Women seek health advice from Google rather than a GP

Dr. Google is not a safe way to search for health information, but many women do. (Getty Images)

Women are being pushed to rely on Google for health advice after they were ‘not listened to’ by their GP, government consultation reveals.

In fact, health professionals and the NHS come bottom of the list of places women seek medical advice.

Some 74% rely on family or friends for health information, followed by Google search at 71%, then other online search engines and blogs at 69%.

The Department of Health and Social Care (DHSC) launched a call for evidence in March 2021 to help with the government’s first-ever strategy for women’s health in England, due next month. As part of this, a recently published survey of nearly 100,000 women, as well as their partners, families and experts, has provided new insight into where improvements can be made.

Only 59% of respondents seek advice from their GP or other healthcare professionals, while only 54% use the NHS, including their non-emergency helpline and the NHS website.

Woman googling symptoms.  (Getty Images)

Are you up late googling your symptoms? (Getty Images)

Results also vary by age and ethnicity. For example, social media platforms like Facebook, Instagram and Twitter were among the top five sources of health information listed by 16-17 year olds, and black respondents were much less likely to rely on GPs. or health professionals than all other ethnic groups.

Women’s distrust of healthcare professionals could be linked to the fact that more than four in five (85%) said there had been times when they (or the person they had in mind ) had not been listened to. This has been demonstrated by tens of thousands of examples, which suggest that “not being listened to” occurs at all stages of healthcare.

Specifically, women said their symptoms were not taken seriously or dismissed on first visit to their GP and other healthcare professionals. They also said they had to constantly advocate for a diagnosis (often over multiple visits, months and years) and if they did get a diagnosis, opportunities to discuss or ask about treatment options were limited and their preferences were often ignored. .

“Take reported symptoms seriously,” urged one respondent aged 25 to 39. “I feel like women are not being listened to. When I had concerns about fertility, I was repeatedly dismissed. If I hadn’t really insisted, my symptoms would have been dismissed. I know friends who have had similar experiences.”

Read more: How to get rid of headaches as it’s revealed how common they are (especially in women)

Watch: 2 out of 5 have been deceived by ‘Dr. Google’ by making them believe that they have a serious illness

Although women do not feel listened to, the same percentage (85%) feel or are perceived to be comfortable talking about general physical health issues with health care professionals, although that figure drops to 59% when it comes to mental health.

Fewer than one in five say they have enough information about menstrual well-being (17%), one in seven about gynecological cancers (14%), and less than 1 in 10 have enough information about menopause (9%), female genital mutilation and support centers for victims of sexual assault (9%) and gynecological conditions (8%).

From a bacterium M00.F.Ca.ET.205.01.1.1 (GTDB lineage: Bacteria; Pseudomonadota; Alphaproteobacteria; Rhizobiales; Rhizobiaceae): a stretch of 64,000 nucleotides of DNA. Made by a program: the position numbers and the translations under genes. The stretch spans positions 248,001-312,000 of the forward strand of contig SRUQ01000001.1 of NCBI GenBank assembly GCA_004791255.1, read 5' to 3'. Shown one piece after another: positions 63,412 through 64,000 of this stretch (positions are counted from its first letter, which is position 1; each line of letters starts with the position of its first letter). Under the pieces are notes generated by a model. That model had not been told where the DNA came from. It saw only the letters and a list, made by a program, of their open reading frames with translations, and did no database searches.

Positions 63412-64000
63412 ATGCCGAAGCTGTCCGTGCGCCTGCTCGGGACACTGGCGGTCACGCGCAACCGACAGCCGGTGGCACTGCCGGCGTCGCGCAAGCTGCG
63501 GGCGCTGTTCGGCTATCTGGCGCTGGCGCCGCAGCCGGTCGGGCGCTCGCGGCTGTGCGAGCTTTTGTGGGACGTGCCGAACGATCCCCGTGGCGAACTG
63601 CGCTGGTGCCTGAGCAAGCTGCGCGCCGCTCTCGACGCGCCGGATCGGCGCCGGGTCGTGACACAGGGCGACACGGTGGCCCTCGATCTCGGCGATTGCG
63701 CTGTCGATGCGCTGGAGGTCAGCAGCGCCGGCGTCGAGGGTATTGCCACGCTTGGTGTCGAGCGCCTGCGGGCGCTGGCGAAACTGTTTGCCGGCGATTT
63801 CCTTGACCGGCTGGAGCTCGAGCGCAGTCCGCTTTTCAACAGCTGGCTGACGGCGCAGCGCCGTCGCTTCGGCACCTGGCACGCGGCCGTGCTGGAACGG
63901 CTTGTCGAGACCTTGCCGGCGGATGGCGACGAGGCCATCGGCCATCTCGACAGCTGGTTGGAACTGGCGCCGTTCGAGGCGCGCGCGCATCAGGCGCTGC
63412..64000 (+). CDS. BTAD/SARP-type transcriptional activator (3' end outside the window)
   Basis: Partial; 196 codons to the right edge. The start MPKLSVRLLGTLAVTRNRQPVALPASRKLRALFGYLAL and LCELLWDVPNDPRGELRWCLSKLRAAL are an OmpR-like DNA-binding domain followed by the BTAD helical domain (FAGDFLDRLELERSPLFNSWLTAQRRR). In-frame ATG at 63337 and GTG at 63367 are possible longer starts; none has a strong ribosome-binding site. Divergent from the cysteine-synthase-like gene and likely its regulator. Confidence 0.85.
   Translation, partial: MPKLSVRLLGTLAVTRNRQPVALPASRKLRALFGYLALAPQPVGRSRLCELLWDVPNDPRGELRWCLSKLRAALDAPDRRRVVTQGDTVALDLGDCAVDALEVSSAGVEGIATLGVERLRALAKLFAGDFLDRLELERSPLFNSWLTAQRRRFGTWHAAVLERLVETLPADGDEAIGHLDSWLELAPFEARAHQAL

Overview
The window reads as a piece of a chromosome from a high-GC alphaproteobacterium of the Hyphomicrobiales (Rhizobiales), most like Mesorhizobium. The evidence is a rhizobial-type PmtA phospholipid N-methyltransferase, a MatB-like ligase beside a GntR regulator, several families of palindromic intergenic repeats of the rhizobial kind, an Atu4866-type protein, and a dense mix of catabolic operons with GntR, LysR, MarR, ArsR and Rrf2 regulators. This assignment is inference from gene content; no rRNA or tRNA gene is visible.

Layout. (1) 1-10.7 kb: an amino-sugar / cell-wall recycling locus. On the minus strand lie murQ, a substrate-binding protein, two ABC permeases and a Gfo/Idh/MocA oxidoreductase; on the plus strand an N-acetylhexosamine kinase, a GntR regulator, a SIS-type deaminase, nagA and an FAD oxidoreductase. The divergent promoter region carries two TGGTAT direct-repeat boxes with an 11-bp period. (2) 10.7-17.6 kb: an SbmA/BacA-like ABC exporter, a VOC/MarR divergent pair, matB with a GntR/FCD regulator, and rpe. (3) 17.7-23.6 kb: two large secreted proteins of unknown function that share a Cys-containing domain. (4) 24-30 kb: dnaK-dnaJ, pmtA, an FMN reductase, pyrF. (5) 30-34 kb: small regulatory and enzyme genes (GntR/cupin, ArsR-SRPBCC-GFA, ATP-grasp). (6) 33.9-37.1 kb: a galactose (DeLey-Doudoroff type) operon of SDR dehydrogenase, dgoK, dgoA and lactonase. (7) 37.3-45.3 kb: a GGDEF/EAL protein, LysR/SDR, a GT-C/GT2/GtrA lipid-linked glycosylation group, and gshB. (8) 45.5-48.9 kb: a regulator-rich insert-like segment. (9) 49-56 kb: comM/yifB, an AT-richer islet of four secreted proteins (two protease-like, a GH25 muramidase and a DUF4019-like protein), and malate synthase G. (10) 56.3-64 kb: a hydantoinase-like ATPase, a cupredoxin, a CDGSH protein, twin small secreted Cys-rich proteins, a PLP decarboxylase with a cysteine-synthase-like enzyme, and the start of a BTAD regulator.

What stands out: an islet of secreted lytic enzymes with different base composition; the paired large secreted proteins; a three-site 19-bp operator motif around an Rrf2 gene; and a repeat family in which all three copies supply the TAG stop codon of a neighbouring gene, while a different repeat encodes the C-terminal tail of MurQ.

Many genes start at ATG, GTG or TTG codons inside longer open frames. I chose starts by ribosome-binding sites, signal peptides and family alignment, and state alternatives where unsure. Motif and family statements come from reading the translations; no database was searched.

“I didn’t grow up in the UK and sex and relationship education was non-existent where and when I grew up,” said another respondent aged 40-59. “As a result, I had to research mostly from books and online. Personally, it can be very scary to research such a subject without help. It also involves the risk of getting inaccurate information.”

Read more: Carol Vorderman experienced ‘deep and crushing depression’ during menopause

doctor and patient

Women do not feel listened to by their doctors and seek advice elsewhere. (Getty Images)

Solutions suggested by respondents include improving the quality and availability of publicly available information, improving and expanding the training of health professionals, consolidating services through the use women’s health centers and drop-in centres, and diversification of current relationships, health and sexuality education program.

Additionally, only two in five can easily access the services they need in terms of location (40%) and around one in four said the same in terms of timing (24%). Not to mention the long waiting lists. Suggested improvements include system-level changes like geographic diversity of women’s health services, centers and clinics, better education and training of professionals, increased specialists and services to address women’s health issues .

Read more: Millions of adults too embarrassed to see a doctor about potentially serious symptoms

“Along with general barriers faced, such as lack of GP appointments and limited access to mental health services, some women also reported delays in women’s cancer screening services and inadequate support during and after pregnancy,” the report adds.

The report acknowledges that research can be improved in the future by ensuring that women of different protected characteristics (age, disability, gender reassignment, race, religion, etc.) are included and that further research on specific women’s health problems such as menopause or endometriosis are carried out.

Other priorities include evaluating health service delivery models that are more responsive to and responsive to women’s health needs in multiple ways, among other things.

Googling the symptoms is never advised and can be dangerous. Always try to seek advice from a GP or healthcare professional, despite the difficulties, and express your concern.

Comments are closed.